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Finding the Money

So where exactly is the money? Let's start with what we mean by profit. There are two types of profit:

  • Net savings from the use of a product (your profit margin improves)

  • Money made by other people purchasing your product

Sounds simple enough. Either you make money or you save money, which makes your profit bigger. Of course, you need to take into account the true costs. If you or your customers need training, extra equipment, and so forth, the true cost could be greater than the solution. We're talking about Total Cost of Ownership (TCO). For example, in addition to the purchase price of a car, there is also insurance, maintenance, and gasoline. With software, we add the following to the total cost of ownership:

  • Maintenance/licensing fees

  • Training for personnel or customers to use the software and/or change business processes

  • Integration with other business software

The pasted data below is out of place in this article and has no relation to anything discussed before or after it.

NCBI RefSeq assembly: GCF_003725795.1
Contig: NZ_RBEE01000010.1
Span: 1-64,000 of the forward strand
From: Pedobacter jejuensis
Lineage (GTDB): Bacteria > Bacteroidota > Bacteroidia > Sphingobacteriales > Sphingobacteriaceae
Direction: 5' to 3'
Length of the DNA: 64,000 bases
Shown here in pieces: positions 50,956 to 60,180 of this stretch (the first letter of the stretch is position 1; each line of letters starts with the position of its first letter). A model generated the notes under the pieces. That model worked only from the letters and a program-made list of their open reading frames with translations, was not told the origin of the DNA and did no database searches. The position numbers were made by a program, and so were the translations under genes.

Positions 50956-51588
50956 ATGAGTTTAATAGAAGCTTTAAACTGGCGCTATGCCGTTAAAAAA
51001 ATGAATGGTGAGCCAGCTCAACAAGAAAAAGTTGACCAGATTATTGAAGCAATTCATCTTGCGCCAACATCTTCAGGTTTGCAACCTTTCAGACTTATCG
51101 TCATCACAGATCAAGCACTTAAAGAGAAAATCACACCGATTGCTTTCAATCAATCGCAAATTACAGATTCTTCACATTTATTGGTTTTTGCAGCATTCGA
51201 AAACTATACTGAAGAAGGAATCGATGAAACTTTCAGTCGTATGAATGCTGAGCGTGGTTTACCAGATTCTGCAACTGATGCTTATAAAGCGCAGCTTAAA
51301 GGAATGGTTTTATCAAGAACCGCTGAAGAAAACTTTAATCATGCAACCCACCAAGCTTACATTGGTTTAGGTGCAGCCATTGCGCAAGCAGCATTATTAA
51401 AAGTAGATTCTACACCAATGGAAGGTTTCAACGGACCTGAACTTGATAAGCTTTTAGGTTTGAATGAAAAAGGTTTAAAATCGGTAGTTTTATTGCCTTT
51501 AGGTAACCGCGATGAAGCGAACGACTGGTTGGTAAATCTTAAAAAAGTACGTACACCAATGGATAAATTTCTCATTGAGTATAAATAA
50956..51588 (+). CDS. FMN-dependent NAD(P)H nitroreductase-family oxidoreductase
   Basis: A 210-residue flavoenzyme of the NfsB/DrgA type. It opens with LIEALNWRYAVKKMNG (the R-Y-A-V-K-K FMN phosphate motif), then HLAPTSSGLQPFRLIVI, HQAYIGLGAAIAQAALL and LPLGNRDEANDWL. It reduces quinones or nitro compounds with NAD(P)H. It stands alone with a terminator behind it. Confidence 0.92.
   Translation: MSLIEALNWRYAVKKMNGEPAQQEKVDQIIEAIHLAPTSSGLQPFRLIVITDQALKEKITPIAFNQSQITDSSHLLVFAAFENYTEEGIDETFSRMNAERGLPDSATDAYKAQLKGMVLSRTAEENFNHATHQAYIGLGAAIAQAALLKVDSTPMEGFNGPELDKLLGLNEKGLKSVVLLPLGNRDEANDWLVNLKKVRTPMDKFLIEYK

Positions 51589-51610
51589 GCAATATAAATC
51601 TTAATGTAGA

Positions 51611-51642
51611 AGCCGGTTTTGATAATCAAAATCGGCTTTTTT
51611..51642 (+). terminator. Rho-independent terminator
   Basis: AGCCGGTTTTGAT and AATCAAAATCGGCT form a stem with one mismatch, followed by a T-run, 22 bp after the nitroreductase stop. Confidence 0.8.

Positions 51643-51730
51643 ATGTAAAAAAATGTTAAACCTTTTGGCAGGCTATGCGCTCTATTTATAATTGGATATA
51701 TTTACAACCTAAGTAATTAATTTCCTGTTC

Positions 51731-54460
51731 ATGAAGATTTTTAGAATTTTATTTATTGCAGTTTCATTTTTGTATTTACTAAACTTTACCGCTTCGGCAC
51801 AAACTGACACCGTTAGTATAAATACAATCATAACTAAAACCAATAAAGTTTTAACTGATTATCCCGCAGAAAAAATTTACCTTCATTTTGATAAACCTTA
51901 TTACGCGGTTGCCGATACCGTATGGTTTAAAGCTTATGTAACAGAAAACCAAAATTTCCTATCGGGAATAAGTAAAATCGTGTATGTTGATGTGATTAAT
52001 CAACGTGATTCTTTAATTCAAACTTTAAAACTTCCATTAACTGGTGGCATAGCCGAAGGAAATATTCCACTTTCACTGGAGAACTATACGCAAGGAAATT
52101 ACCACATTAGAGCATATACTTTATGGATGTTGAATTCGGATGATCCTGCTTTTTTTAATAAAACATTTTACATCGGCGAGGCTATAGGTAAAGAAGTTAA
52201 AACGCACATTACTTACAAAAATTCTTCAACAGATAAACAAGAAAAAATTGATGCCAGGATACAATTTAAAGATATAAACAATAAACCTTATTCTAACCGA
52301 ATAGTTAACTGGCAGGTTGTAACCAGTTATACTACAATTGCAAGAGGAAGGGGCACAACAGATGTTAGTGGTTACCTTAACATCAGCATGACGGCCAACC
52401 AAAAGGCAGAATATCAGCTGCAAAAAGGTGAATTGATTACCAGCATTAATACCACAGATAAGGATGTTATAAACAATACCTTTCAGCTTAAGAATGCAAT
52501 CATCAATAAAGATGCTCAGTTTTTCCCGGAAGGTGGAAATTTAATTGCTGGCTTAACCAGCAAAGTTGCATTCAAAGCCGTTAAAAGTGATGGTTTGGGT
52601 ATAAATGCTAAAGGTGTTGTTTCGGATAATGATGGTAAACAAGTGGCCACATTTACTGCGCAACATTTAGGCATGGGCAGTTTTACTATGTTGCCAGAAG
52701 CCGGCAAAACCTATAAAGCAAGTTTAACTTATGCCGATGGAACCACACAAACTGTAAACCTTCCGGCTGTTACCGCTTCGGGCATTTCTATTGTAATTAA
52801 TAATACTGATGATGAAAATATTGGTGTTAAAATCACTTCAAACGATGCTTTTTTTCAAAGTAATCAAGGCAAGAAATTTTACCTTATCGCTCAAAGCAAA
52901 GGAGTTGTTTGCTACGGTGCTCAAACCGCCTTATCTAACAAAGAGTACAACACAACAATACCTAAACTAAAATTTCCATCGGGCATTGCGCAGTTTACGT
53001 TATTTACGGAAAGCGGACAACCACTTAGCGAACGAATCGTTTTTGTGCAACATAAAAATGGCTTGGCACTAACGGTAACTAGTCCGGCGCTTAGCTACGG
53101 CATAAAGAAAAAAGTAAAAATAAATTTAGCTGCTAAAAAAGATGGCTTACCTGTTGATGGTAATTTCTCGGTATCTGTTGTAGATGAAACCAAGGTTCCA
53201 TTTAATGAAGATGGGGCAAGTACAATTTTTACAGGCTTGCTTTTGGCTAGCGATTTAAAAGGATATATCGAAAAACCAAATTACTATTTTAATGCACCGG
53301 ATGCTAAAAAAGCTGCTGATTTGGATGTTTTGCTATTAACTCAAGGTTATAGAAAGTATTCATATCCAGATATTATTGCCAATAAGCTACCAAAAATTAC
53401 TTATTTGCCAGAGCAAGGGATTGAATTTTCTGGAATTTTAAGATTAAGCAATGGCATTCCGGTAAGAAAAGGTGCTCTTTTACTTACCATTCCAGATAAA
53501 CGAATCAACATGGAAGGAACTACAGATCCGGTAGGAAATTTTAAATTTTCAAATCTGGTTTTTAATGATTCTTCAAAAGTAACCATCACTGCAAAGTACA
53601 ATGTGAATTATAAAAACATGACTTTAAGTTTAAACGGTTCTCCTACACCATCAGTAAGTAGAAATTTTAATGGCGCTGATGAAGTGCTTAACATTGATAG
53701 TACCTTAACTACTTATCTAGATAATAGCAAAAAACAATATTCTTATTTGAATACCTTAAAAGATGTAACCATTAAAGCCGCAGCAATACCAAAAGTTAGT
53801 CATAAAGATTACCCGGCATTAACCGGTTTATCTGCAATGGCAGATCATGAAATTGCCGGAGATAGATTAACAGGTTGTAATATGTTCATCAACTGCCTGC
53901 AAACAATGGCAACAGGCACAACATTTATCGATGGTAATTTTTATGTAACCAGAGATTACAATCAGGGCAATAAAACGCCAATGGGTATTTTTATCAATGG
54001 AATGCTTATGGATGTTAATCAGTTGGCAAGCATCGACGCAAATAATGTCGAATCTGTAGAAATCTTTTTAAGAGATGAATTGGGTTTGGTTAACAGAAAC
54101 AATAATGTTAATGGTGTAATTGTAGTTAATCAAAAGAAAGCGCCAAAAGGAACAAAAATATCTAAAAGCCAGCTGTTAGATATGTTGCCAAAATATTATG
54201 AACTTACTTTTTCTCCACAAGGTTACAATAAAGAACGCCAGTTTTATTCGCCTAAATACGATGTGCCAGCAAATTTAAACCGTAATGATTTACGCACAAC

• Problem resolution

  • Customization to meet business needs

  • Equipment (including maintenance, training, and other types)

  • Infrastructure to host equipment, including operations centers, computer centers, routers, firewalls, environmental systems, and so on

  • Management of the system

  • Work to evaluate, design, or build the system

If your company doesn't sell software, there's another class of income. Derived income is created through improvements in how you do business. This class of income is also called strategic because it may place your company in a new position relative to your competitors. In fact, the easy way to sell new technology like JXTA to management is to mention that the competition is already using the technology and you need to catch up to them. Or the competition doesn't use the technology and you could be more competitive if you had the new technology.

What types of derived benefit are we talking about? Here's a list of benefits that result in a derived income:

  • Faster or more efficient process
  • More accurate process
  • Enhanced user/customer monitoring
  • New features
  • Better look and feel
  • Content
  • Reduced workload for support team
  • Lower cost to user or customer

Now that we've covered much of accounting 101, let's look at products you create to sell and make money.

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